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Take Care: The Affordable Care Act In 201848:00
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Isabel Diaz Tinoco  (L) and Jose Luis Tinoco shop for insurance under the Affordable Care Act at a store setup in Miami, Florida, in 2017. MoreCloseclosemore
Isabel Diaz Tinoco (L) and Jose Luis Tinoco shop for insurance under the Affordable Care Act at a store setup in Miami, Florida, in 2017.

The deadline to enroll in health care coverage under the Affordable Care Act (ACA) for 2019 is December 15. But enrollment for the program is down in many parts of the country.

Last week, Politico reported “that just 3.2 million people enrolled through HealthCare.gov versus 3.6 million at this point last year.”

However, interest in the ACA remains high — health care was the most Googled issue ahead of the midterm election.

And Fortune reports that the ACA remains popular in many states.

Voters in Idaho, Nebraska, and Utah overwhelmingly endorsed ballot initiatives to approve Medicaid expansion. What’s more, Kansas, Maine, and Wisconsin all elected Democratic governors who are gung-ho expansion proponents, possibly setting up a significant rise in coverage for poor, working residents. (Of note—Utah also elected former Massachusetts governor and 2012 GOP presidential candidate Mitt Romney, who enacted the earliest form of Obamacare in MA, as its next U.S. Senator.)

However, Democrats’ inability to capture a hotly-contested gubernatorial race in Florida means that state will almost certainly continue to remain outside the Medicaid expansion column. Florida and Texas are the two biggest remaining states not to take part in the program.

One thing to keep an eye on: An ongoing multi-state lawsuit supported by the Trump administration that would nix Obamacare’s protections for people with pre-existing medical conditions and could wind up at the Supreme Court.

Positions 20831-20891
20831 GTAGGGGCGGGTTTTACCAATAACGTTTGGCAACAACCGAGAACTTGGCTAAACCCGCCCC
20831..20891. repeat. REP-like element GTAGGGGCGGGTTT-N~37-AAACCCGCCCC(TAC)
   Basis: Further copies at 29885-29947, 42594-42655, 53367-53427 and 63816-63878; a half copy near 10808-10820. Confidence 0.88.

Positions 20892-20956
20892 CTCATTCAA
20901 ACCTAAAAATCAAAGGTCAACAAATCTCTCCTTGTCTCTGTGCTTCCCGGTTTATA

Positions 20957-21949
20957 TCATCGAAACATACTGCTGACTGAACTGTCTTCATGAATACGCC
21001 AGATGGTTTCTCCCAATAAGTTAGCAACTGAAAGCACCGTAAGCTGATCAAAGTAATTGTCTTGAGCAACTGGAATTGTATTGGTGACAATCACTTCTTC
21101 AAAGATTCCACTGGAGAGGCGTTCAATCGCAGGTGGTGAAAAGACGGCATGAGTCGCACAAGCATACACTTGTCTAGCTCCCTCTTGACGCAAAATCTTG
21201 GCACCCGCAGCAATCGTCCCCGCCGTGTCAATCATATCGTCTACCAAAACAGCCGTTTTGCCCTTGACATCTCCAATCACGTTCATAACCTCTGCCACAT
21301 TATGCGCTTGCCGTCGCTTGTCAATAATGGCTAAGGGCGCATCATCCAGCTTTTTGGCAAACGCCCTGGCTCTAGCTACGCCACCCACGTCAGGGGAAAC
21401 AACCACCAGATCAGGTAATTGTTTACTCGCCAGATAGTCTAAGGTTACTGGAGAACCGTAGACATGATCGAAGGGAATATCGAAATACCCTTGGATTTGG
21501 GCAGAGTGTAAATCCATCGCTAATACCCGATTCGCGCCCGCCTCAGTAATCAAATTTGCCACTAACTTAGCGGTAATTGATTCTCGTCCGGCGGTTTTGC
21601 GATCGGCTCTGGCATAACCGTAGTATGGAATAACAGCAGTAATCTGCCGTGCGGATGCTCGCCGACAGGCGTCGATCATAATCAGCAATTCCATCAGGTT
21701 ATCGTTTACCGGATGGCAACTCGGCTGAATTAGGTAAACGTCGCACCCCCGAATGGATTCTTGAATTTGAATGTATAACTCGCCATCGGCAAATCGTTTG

So why is enrollment down? The The New York Times. suggests it could be because the ACA’s individual mandate—the provision that required people to have insurance—is no longer law.

Here’s what the repeal of the individual mandate means, per Vox:

Repealing the mandate — which is the gear that makes the Affordable Care Act tick — is estimated to save more than $300 billion over 10 years, but only because millions fewer Americans would have health insurance, according to the Congressional Budget Office. It also means higher premiums, because the younger and healthier people who have an incentive to buy insurance rather than pay the mandate would be expected to exit the market while the sicker people stay in.

Here’s Obama’s pitch for this year.

What does this mean for the health of the country?

If you are trying to enroll, you can visit healthcare.gov or call 1-800-318-2596.

GUESTS

Dan Diamond, Health Reporter, POLITICO; Host, “Pulse Check” Podcast; @ddiamond

Cynthia Cox, Director, Program for the Study of Health Reform and Private Insurance, Kaiser Family Foundation; @cynthiaccox

Erin Hemlin, Director of Training and Consumer Education, Young Invincibles,

@erinhemlin

For more, visit https://the1a.org.

© 2018 WAMU 88.5 – American University Radio.

Copyright NPR 2019.

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